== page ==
Valvular heart disease presents a significant health burden, yet advancements in valve biology and therapeutics have been hindered by the lack of accessibility to human valve cells. In this study, we have developed a scalable and feeder-free method to differentiate human induced pluripotent stem cells (iPSCs) into endocardial cells, which are transcriptionally and phenotypically distinct from vascular endothelial cells. These endocardial cells can be challenged to undergo endothelial-to-mesenchymal transition (EndMT), after which two distinct populations emerge—one population undergoes EndMT to become valvular interstitial cells (VICs), while the other population reinforces their endothelial identity to become valvular endothelial cells (VECs). We then characterized these populations through bulk RNA-seq transcriptome analyses and compared our VIC and VEC populations to pseudobulk data generated from normal valve tissue of a 15-week-old human fetus. By increasing the accessibility to these cell populations, we aim to accelerate discoveries for cardiac valve biology and disease.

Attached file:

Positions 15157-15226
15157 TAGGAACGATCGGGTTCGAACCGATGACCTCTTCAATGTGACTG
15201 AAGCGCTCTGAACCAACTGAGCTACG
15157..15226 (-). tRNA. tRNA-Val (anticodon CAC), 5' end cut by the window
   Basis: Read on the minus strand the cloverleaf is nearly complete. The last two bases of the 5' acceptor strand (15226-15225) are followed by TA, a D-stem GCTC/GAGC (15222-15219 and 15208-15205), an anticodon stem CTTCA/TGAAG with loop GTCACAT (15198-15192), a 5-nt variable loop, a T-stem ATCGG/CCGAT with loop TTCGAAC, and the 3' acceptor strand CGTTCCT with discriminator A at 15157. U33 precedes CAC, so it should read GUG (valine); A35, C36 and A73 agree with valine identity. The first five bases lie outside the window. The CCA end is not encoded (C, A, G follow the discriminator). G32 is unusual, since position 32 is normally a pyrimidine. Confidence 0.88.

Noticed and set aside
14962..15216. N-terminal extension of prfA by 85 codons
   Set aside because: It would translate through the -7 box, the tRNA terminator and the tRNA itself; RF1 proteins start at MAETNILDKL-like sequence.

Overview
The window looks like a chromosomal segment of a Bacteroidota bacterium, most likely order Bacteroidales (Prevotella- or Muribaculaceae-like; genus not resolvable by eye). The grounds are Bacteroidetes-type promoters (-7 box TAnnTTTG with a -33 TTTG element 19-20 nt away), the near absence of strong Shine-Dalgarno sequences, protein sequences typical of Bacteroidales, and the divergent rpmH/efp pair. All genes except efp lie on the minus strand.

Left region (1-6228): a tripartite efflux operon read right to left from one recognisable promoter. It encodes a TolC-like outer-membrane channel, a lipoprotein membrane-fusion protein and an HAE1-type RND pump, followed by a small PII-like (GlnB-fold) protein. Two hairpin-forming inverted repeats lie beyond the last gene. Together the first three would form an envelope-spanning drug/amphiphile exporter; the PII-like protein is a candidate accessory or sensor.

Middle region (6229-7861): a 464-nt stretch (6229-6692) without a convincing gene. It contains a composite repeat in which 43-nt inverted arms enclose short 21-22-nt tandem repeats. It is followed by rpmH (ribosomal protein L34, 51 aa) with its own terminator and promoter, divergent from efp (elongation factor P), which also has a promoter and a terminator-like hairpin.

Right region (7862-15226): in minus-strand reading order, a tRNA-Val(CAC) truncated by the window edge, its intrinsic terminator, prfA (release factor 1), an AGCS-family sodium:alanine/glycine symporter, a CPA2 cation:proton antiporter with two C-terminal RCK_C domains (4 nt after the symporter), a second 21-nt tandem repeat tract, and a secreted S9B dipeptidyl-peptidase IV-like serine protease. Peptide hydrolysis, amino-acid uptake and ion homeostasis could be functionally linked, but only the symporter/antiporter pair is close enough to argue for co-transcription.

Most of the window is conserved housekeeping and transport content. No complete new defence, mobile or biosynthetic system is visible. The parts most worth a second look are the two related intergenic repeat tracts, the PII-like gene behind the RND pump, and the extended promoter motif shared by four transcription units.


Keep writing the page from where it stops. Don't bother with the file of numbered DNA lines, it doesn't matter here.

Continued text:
Original languageEnglish
Article number108599
Issue number1
StatePublished - 19 Jan 2024


  • Biological sciences
  • Cardiology
  • Developmental biology
  • Stem cell research


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